Sam Fendler '21 came to Princeton University as a transfer student after five years of service as a United States Marine. Now, as president of the Princeton Student Veterans group, he's paving the way for the next class of military veterans.
More than four decades after Sonia Sotomayor '76 blazed a trail through Princeton, José Figueroa '81, C. Kim Goodwin '81, and a group of alumni have partnered to create the Sonia Sotomayor 1976 Scholarship Fund to assist first-generation college students who have demonstrated a commitment to service.
A group of Princeton University alumni has established the Sonia Sotomayor 1976 Scholarship Fund, in honor of Sonia Sotomayor ’76, Associate Justice of the Supreme Court of the United States. The scholarship will be awarded to Princeton students from first-generation backgrounds who have demonstrated a commitment to service.
Robert D’Acquisto’s estate plan provides for Princeton, with funds earmarked for initiatives that promote college success. “These programs exemplify how I want to give back,” D’Acquisto says of his decision to join the 1746 Society by including Princeton in his will. “Princeton has evolved and my view of my early experiences at Princeton has evolved. I don’t have biological children, but I want to do something for the next generation.”
In 2015, when we participated in the Princeton University Summer Journalism Program (SJP) as rising seniors in high school, we did not think we had what it took to come to Princeton; we couldn’t picture ourselves measuring up to our peers, never mind affording the cost of an Ivy League education. But today, we are about to begin our sophomore years at Princeton.
When Charles Yu was a young boy in the 1930s, China was in turmoil. The central government was fighting internal revolutionary forces, poverty and crime were rampant, and imperialist Japanese forces had gained control of the northeastern provinces. Troops were steadily moving south toward Charles’s village when his family fled to Manila.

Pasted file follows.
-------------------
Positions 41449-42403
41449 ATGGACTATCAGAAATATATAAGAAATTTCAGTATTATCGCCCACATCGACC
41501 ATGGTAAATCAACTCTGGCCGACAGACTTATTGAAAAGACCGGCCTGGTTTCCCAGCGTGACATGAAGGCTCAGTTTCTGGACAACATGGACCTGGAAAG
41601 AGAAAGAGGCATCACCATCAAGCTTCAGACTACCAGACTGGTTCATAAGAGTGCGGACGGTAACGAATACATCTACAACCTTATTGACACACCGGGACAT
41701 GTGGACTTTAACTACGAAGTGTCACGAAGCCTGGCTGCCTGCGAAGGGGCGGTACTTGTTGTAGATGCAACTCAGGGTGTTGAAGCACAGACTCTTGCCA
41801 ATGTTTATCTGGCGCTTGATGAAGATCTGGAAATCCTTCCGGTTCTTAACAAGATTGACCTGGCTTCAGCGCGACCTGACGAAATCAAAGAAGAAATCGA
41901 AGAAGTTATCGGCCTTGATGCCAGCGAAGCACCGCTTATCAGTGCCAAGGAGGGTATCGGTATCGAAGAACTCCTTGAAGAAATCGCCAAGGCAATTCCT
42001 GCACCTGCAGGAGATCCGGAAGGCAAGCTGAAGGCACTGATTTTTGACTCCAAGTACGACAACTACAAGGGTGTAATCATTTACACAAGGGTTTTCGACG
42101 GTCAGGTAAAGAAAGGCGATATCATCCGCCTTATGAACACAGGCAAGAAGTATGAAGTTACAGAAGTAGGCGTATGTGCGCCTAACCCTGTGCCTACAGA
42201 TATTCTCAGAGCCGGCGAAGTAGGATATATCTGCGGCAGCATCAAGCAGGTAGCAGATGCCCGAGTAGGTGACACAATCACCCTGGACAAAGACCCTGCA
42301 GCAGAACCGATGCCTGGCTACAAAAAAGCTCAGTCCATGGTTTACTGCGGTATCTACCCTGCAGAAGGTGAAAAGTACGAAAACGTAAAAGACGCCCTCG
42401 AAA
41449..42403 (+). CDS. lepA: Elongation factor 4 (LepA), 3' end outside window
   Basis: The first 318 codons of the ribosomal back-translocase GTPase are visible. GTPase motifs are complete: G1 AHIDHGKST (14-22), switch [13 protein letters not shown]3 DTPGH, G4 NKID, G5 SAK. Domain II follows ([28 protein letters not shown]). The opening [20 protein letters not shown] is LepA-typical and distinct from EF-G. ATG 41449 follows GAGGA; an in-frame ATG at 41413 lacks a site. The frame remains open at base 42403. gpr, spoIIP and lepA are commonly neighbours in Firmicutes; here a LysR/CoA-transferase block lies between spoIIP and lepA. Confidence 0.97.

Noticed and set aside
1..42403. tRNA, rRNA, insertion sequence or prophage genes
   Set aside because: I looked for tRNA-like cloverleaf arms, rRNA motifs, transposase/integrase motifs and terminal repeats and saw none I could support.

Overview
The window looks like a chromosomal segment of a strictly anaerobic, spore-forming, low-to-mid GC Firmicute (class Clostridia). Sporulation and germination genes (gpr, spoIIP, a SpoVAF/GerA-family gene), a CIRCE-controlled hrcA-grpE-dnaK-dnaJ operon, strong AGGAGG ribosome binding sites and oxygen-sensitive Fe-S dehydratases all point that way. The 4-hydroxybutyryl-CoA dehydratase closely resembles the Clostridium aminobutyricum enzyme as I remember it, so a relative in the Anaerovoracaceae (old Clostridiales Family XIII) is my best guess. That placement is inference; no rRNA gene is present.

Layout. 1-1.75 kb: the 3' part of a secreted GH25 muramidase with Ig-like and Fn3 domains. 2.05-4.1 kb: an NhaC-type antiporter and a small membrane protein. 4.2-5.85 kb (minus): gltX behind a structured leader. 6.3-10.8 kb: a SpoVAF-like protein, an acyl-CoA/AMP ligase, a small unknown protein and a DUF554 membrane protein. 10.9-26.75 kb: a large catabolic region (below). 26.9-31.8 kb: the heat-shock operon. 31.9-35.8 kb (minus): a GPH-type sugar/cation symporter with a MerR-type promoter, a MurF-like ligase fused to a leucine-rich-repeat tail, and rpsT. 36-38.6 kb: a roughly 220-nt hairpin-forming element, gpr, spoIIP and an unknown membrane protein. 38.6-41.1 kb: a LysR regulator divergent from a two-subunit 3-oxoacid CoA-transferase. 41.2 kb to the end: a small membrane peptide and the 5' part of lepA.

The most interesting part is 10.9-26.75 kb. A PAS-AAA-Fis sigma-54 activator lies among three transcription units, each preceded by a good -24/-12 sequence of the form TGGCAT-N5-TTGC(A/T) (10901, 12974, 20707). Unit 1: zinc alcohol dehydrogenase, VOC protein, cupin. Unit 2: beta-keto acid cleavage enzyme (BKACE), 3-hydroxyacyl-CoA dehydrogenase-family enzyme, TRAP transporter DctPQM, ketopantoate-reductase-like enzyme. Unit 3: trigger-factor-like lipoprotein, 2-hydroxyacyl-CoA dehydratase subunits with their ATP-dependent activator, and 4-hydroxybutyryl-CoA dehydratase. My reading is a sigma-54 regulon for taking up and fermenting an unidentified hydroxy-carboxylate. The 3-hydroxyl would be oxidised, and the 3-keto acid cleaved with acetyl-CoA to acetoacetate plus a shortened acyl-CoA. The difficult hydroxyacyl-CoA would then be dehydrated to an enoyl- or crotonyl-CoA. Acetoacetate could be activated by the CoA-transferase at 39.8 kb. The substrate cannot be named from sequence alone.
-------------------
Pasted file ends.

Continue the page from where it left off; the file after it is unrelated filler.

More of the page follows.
A gift from University Trustee Anthony H. P. Lee and his wife Sharon will strengthen Princeton’s mission of teaching and research by endowing a professorship in math, funding education and training related to high-speed computing, and creating a new scholarship.
Before Charlie Baker ’17 takes the stage as the host of Princeton’s monthly late-night talk show, he frantically runs through his lines, herds the theater’s previous audience out so his crew can set up, and fixes malfunctioning equipment. And he worries. But as the lights come up, he trots onstage to greet his audience, leaving the nerves and chaos behind.
The Scholars Institute Fellows Program (SIFP) is among various University resources that empower undergraduates, particularly those from first-gen and low-income backgrounds, to thrive at Princeton. The program was launched by the Office of the Dean of the College (ODOC) in fall 2015 to provide mentorship opportunities, academic enrichment, and a support network of students, faculty and staff.
Princeton’s financial aid program is one of the most generous in the country. Approximately 3,100 undergraduates—roughly 60 percent of the student body—receive financial aid assistance, thanks in large part to scholarships created by alumni, parents, and friends. These scholarships are at the heart of the University’s need-blind admission and “no-loan” policies. Need-blind admission means that Princeton students learn with—and from—peers of different backgrounds, experiences, and perspectives.